Ross: It’s all about my perspective, so what is it about my perspective that I have control over? I have control of how I see it, how much I focus on it, how much energy and time I give to it, how much mental space I give to it. Let’s take the Coronavirus, for example. I can’t stop a global virus. So I can be stressed or scared or tense about it, which will only hurt me in terms of high blood pressure or depression and other mental and physical problems. Or I can look at the parts of it that are not as scary like how many people have recovered from it. And I can do the things in my life that help me feel in control or give me back my power. I can wipe down the phone, keep my hands clean, I can keep my immunity up. I can get sleep and drink water and make sure I’m not running myself ragged. One of the things that gives me power and control is to not think about what’s going to happen two weeks or six months from now because no one knows. I can focus in the now, be present and know that for right now I’m healthy and safe. I’m not with my son right now and there’s a feeling of wanting to micromanage his hand washing from thousands of miles away. I’m going to trust that they’re doing it. I’m going to breathe and take time to not freak out and panic. This is all to say what things can I control and what things do I have power in. When you focus on where your power is and activate things you have power over, you feel like you’re not being batted around by life. You’re not being thrown up against the wall. You get to walk in your own control, and that is huge for me whether it be the coronavirus or anything else. I’m always thinking about where my power is in this moment and where am I giving it away whether it’s to something else or to somebody else’s opinion.

Robinson: That’s so wise. Our power comes from what we do with what life brings us, because we can’t change life. I love the way you put that.

Ross: I like to think about it like a sailboat. The wind comes, but you don’t get angry at the wind and say, “Why are you coming from the north? You’re not supposed to be coming from the north!” You adjust your sails and keep going by adjusting your sails. That’s where your power is: the adjustment of how you handle what’s coming at you. I think we get into the habit of complaining about everything from the weather to our circumstances. Just the alleviation of that one habit can change how you think. Then going one step further beyond complaining is appreciating how beautiful that tree is blowing in the wind or what great color on that woman or that bird as it’s flying. You talk about something that will reduce stress, it’s walking through life with appreciation.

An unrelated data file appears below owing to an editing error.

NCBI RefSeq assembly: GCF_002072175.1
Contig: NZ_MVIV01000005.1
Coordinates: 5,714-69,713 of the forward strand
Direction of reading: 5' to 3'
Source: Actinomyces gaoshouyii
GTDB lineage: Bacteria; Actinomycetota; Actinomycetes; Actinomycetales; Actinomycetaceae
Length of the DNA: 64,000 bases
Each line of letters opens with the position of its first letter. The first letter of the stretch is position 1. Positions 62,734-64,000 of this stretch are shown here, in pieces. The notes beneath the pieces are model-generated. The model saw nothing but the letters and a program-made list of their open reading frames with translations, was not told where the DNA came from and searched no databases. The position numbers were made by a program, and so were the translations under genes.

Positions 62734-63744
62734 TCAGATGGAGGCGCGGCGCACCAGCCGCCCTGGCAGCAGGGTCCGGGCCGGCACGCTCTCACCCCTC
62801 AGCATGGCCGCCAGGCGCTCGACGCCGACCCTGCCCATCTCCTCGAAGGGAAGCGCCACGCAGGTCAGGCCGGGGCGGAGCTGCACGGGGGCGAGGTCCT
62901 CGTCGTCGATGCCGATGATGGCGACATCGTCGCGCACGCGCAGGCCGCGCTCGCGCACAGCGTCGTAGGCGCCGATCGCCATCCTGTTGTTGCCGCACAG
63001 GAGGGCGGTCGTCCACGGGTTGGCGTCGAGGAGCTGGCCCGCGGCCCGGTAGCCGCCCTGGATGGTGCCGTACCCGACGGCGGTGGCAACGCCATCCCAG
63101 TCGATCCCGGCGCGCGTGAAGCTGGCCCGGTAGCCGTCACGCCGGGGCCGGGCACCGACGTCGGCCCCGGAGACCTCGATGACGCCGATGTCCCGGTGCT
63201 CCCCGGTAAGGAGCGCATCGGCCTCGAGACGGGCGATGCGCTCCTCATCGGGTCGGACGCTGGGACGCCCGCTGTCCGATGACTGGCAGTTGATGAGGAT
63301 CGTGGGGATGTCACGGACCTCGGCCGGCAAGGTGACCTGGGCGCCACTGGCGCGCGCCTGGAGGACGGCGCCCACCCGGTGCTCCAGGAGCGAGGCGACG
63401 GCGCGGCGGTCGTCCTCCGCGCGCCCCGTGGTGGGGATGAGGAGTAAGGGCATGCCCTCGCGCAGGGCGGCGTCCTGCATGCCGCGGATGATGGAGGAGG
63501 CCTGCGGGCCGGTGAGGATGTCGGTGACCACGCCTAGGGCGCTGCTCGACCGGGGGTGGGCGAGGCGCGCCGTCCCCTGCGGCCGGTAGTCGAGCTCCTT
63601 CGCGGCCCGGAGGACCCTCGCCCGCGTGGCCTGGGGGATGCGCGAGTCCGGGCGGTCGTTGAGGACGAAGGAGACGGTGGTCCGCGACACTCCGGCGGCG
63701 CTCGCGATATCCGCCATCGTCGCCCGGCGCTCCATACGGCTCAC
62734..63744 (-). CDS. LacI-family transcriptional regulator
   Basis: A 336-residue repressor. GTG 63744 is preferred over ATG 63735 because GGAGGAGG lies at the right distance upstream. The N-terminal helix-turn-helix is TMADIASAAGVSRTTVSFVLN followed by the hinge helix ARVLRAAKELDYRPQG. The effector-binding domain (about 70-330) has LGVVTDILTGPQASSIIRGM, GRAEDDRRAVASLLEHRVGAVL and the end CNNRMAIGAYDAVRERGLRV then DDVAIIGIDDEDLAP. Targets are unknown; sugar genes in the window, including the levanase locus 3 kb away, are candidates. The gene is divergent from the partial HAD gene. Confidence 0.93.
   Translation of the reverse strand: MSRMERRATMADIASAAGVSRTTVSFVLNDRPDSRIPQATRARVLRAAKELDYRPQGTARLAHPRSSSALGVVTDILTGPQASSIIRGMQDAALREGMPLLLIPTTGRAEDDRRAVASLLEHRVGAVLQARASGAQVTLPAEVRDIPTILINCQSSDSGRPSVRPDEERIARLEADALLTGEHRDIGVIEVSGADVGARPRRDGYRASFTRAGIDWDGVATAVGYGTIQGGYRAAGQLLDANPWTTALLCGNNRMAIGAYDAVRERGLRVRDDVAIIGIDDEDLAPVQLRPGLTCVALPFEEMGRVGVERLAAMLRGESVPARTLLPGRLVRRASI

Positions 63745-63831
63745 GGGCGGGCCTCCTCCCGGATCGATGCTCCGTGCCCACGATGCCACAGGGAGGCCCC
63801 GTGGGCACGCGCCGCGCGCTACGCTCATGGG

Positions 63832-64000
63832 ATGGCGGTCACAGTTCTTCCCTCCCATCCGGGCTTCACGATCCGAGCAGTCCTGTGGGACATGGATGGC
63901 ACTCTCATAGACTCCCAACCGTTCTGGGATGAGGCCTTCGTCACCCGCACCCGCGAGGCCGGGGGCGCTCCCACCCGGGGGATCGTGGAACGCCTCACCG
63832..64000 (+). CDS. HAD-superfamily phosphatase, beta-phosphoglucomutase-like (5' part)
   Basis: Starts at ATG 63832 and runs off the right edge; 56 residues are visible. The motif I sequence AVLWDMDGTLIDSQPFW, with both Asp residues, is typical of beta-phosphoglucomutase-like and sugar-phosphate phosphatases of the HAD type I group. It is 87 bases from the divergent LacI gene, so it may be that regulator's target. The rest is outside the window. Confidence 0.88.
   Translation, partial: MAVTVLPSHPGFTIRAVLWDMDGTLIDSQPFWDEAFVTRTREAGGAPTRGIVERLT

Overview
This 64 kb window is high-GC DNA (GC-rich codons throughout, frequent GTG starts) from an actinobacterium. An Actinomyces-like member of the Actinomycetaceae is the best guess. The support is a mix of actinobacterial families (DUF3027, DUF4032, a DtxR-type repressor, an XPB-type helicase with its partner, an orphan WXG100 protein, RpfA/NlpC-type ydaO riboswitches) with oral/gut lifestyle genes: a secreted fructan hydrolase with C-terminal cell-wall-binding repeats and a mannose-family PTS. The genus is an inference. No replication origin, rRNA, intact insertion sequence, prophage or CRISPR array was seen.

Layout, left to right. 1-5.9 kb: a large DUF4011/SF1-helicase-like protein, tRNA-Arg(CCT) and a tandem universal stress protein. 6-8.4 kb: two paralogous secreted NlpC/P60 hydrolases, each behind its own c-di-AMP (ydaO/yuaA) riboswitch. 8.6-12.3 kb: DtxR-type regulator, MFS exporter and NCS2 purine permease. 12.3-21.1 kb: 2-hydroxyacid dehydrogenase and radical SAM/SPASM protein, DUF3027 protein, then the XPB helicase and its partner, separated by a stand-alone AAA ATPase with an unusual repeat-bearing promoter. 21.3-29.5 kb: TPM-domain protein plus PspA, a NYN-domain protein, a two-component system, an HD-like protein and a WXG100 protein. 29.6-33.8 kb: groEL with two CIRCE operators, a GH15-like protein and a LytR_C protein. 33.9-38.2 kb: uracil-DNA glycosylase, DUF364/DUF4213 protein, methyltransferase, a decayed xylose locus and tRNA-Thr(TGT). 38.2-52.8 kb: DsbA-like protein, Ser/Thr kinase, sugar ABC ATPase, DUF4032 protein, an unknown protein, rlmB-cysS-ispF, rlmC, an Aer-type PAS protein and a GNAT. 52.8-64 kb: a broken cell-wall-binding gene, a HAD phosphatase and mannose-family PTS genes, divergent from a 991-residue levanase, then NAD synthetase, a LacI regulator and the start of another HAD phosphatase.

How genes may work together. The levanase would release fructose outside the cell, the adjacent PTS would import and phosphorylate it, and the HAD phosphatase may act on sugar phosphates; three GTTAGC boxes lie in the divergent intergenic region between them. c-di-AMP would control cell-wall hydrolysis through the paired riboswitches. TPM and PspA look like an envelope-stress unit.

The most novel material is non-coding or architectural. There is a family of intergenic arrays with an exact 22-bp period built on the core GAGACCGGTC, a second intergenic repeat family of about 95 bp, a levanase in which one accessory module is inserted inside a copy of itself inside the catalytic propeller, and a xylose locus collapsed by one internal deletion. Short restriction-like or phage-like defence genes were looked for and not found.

Robinson: It absolutely will. And it will draw others to you. People want to be around that kind of energy.

Ross: It’s true. I was laughing with my husband some years ago. We were on a flight and he was in a mood, complaining about everything. As soon as we were airborne, the seat in front of him came back but his seat wouldn’t go back, then something else didn’t work (laughs). And he was feeling everything was going wrong, but everything was going right for me. I said to him, “You came on the plane already in a complaining space, and you had a terrible flight, and I had a great flight. And I was sitting right beside you.” It has nothing to do with the objectivity of it. It’s the subjectivity of how one person can be walking through life seeing all the great and beautiful things and attract the nice people. And somebody else can be having a totally different experience. My personal belief is that the difference in your experience is tied to your thoughts, your perceptions and how much you’re complaining or appreciating.

Robinson: That’s so true.

Ross: There are times when things don’t go well for me. My first thought, instead of blaming the world for it, is to ask where my head is and how I found myself here. And I don’t even have to go back and figure it out. I can switch it right now in the moment. That’s my practice and my work all day whether I’m on tour or not. With the kind of pace and routine we have, thinking like that has allowed for everything to go smoothly. Everything I talk about is in my music. To me it’s all the same whether I’m speaking, singing or living—it’s all the same stuff.

Rhonda Ross joins Resiliency 2020 on Zoom September 10, 2020. You can register for the free live-streaming webinar at resiliency2020.com.


  • Bryan Robinson, Ph.D.

    Journalist, psychotherapist, and Author of 40 books.

    Bryan Robinson, Ph.D.

    Bryan Robinson, Ph.D. is a professor emeritus at the University of North Carolina at Charlotte, psychotherapist in private practice, and award-winning author of two novels and 40 nonfiction books that have been translated into 15 languages. His latest books are CHAINED TO THE DESK IN A HYBRID WORLD: A GUIDE TO WORK-LIFE BALANCE (New York University Press, 2023)#CHILL: TURN OFF YOUR JOB AND TURN ON YOUR LIFE (William Morrow, 2019), DAILY WRITING RESILIENCE: 365 MEDITATIONS & INSPIRATIONS FOR WRITERS (Llewellyn Worldwide, 2018). He is a regular contributor to Forbes.com, Psychology Today, and Thrive Global. He has appeared on 20/20, Good Morning America, The CBS Early Show, ABC's World News Tonight, NPR’s Marketplace, NBC Nightly News and he hosted the PBS documentary "Overdoing It: How To Slow Down And Take Care Of Yourself." website: https://bryanrobinsonphd.com.